Eight 2019 NCAA Stars Taking Their Talents To The Pre Classic

The greatest single-day track and field meet on U.S. soil, the Prefontaine Classic, will have strong representation from a handful of 2019 NCAA stars. Annually one of the top Diamond League meetings, this year’s event—hosted by Stanford as OG Hayward Field is no more—will again be comically loaded with star power, including the following names from this past collegiate season.

(Note: Sha'Carri Richardson, Cravon Gillespie and Teahna Daniels have been added to the Pre Classic 100m fields since publication)

Allie Ostrander, 3,000m Steeplechase

A personal best is all but guaranteed for the winner of three straight NCAA steeplechase titles as Allie Ostrander and her 9:37 PB will race six women at Pre who have run 9:05 or faster. Ostrander is much better than her time would indicate, and her true mettle will be tested in a field stronger than even a World Championship final. This loaded contest is likely to be won in under nine minutes, so Allie O won’t be close to the front, but she’ll have plenty of women to chase, including four other Americans.

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Daniel Roberts, 110m Hurdles

Immediately after concluding his collegiate career with a narrow 110m hurdles loss to Grant Holloway in 13.00, which tied him with Renaldo Nehemiah for second-best in NCAA history, new Nike pro Roberts will step right up to the Diamond League against a loaded high hurdles field at Pre. With no Holloway here, Roberts owns the fastest time in the race this season, but five sub-13 men—including reigning Olympic and World champion Omar McLeod—will put the 21-year-old’s status as a medal favorite to the test.

Dani Jones, 1,500m

The 2019 NCAA 5k champ ran an abbreviated outdoor schedule for the Buffaloes in her return from injury, but her victory in Austin proved Dani Jones was at least close to peak form. At Pre, she’ll finally get to race NCAA 1,500m runner-up Jessica Hull this season, and, oh yeah, five women with sub-four PBs. Her 4:07.33 best will be history come June 30.

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Jessica Hull, 1,500m

She was beaten at the line by Oklahoma State’s Sinclaire Johnson in the fastest NCAA women’s 1,500m final ever, but Jessica Hull was still thrilled with her 4:06 in Austin and the massive upside it represented. Like Jones, her personal best is sure to come tumbling down as a result of chasing this world-class field that includes reigning Olympic champ Faith Kipyegon, Laura Muir and Hull's fellow Aussie Linden Hall.

Weini Kelati, 3,000m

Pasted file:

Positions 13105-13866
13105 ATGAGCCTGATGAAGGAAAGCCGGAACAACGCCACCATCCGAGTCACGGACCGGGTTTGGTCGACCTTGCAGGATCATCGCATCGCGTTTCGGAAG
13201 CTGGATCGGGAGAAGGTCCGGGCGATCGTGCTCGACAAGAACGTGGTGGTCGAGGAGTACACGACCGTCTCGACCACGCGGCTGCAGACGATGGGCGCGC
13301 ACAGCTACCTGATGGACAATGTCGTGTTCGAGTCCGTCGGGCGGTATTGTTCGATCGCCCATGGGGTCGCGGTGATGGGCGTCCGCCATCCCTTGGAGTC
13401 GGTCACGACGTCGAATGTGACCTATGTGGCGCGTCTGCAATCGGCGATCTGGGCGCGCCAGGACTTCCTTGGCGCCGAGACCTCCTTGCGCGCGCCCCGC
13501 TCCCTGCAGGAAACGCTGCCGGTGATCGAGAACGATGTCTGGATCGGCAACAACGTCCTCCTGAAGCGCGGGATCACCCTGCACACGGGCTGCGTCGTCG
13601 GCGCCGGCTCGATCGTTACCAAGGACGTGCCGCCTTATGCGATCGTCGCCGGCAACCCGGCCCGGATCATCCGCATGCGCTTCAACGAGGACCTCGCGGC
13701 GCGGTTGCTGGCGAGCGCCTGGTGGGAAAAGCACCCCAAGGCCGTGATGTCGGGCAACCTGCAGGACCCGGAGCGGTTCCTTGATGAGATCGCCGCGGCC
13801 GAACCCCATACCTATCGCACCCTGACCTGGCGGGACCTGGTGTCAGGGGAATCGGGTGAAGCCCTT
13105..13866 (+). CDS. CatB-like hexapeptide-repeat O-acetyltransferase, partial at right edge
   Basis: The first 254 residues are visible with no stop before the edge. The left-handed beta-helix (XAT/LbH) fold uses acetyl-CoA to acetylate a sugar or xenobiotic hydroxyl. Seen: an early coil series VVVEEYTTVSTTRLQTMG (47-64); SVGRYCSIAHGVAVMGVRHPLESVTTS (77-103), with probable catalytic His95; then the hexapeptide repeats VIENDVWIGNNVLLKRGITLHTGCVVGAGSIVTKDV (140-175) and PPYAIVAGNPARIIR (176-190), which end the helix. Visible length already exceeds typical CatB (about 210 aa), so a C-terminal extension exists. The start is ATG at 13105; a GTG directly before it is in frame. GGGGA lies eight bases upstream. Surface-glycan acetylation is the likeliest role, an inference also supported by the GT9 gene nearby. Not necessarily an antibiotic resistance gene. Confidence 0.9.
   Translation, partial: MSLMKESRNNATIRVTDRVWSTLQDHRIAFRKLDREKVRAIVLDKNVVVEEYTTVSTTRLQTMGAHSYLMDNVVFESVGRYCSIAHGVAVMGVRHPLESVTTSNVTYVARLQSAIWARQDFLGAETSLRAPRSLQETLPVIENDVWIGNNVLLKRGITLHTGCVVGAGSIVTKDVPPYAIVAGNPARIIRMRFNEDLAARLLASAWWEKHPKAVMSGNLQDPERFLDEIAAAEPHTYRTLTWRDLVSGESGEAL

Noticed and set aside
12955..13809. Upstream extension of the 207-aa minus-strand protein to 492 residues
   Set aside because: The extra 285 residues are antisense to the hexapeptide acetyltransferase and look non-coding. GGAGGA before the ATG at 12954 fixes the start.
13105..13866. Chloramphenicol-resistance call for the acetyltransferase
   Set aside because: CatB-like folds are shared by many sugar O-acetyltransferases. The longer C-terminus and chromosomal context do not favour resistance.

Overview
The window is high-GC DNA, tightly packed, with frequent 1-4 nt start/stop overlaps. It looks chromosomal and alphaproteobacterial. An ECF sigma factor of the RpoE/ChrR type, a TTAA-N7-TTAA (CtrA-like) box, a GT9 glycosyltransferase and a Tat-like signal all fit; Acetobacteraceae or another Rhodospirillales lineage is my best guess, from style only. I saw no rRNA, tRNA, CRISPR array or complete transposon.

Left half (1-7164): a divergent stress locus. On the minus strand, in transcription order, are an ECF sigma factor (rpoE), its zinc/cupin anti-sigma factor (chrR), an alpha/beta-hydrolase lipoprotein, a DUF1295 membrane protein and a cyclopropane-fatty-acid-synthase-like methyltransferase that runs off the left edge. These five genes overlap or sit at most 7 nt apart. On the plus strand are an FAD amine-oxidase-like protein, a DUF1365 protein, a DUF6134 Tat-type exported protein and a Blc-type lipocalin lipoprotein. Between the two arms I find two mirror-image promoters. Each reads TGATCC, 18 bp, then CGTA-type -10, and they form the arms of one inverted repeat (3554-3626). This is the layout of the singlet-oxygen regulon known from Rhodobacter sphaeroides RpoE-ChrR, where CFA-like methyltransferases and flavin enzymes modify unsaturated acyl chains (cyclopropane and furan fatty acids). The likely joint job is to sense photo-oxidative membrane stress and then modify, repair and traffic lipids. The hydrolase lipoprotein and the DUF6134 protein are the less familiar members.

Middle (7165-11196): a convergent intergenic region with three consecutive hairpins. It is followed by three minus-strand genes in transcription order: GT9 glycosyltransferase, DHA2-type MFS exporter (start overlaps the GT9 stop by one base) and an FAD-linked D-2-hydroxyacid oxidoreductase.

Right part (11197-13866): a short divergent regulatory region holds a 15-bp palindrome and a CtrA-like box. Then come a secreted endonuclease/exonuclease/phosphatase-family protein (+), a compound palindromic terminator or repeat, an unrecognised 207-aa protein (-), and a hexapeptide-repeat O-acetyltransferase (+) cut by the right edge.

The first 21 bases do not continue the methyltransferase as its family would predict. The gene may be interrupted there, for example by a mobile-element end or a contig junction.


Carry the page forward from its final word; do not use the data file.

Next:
After finishing runner-up on two occasions at NCAA Championships during this past school year, New Mexico sophomore Weini Kelati finally broke through with her narrow victory in the 10,000m. At Pre, she will chop 7,000m off that distance to race an eclectic 3k featuring 1,500m world record holder Genzebe Dibaba, reigning world 5k and cross country champion Hellen Obiri and 10k world record holder Almaz Ayana, to name a few. Like is the case for Jones and Hull, Kelati will hope to latch on to this fast pace for a big PB.

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Mondo Duplantis & Chris Nilsen, Pole Vault

After a shocking defeat to South Dakota’s Chris Nilsen in Austin that ended his collegiate career with a thud, Mondo Duplantis will have a shot at revenge against the 2019 NCAA champion at Pre. Both men will be looking for that magical six-meter clearance, while Nilsen will try to take another step toward world-title contention after raising his PB to 5.95m at NCAAs.

Payton Otterdahl, Shot Put

A back injury limited NCAA indoor shot put collegiate record holder Payton Otterdahl from reaching his full potential this spring, but perhaps three more weeks of training plus a field featuring Ryan Crouser and Tom Walsh will provide the spark for the North Dakota State star to return to his 21.81m ways. 

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On Saturday night in El Dorado Hills, California, high school senior Leo Daschbach (AZ) became the 11th U.S. prep runner to break 4:00 in the mile with his 3:59.54 clocking.

Is NCAA Track/XC Dying?

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The recent announcements of program cuts to men's cross country at Akron and men's track at Central Michigan have resurfaced a feeling of uncertainty for the future of NCAA cross country and track. Here is a breakdown of where our sport currently stands within the NCAA system.

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Understanding Resting And Maximum Heart Rate

Throughout the past years, business has combined the health and technology industries to create a society where fitness tracking has become a regular pastime. People have become more invested in their health and want fun devices to assist in that. These smartwatches and apps have made it easier than ever to know what your exact heart rate is, how many hours of sleep you get, or how far you run. However, with all the knowledge presented to you, it’s equally important to actually understand what those numbers mean to best achieve all of your fitness goals. A big part of this is knowing the different active and resting heart rate zones. 

Pre-Run And Post-Run Stretches

Stretching before and after your run can add a lot of benefits to your exercise routine. It allows you to warm up your muscles and safely progress into your run and also provides your body time to cool off and continue to activate your muscles. It’s important to set aside a couple of minutes before and after exercising so you can make sure you’re taking proper care of your body.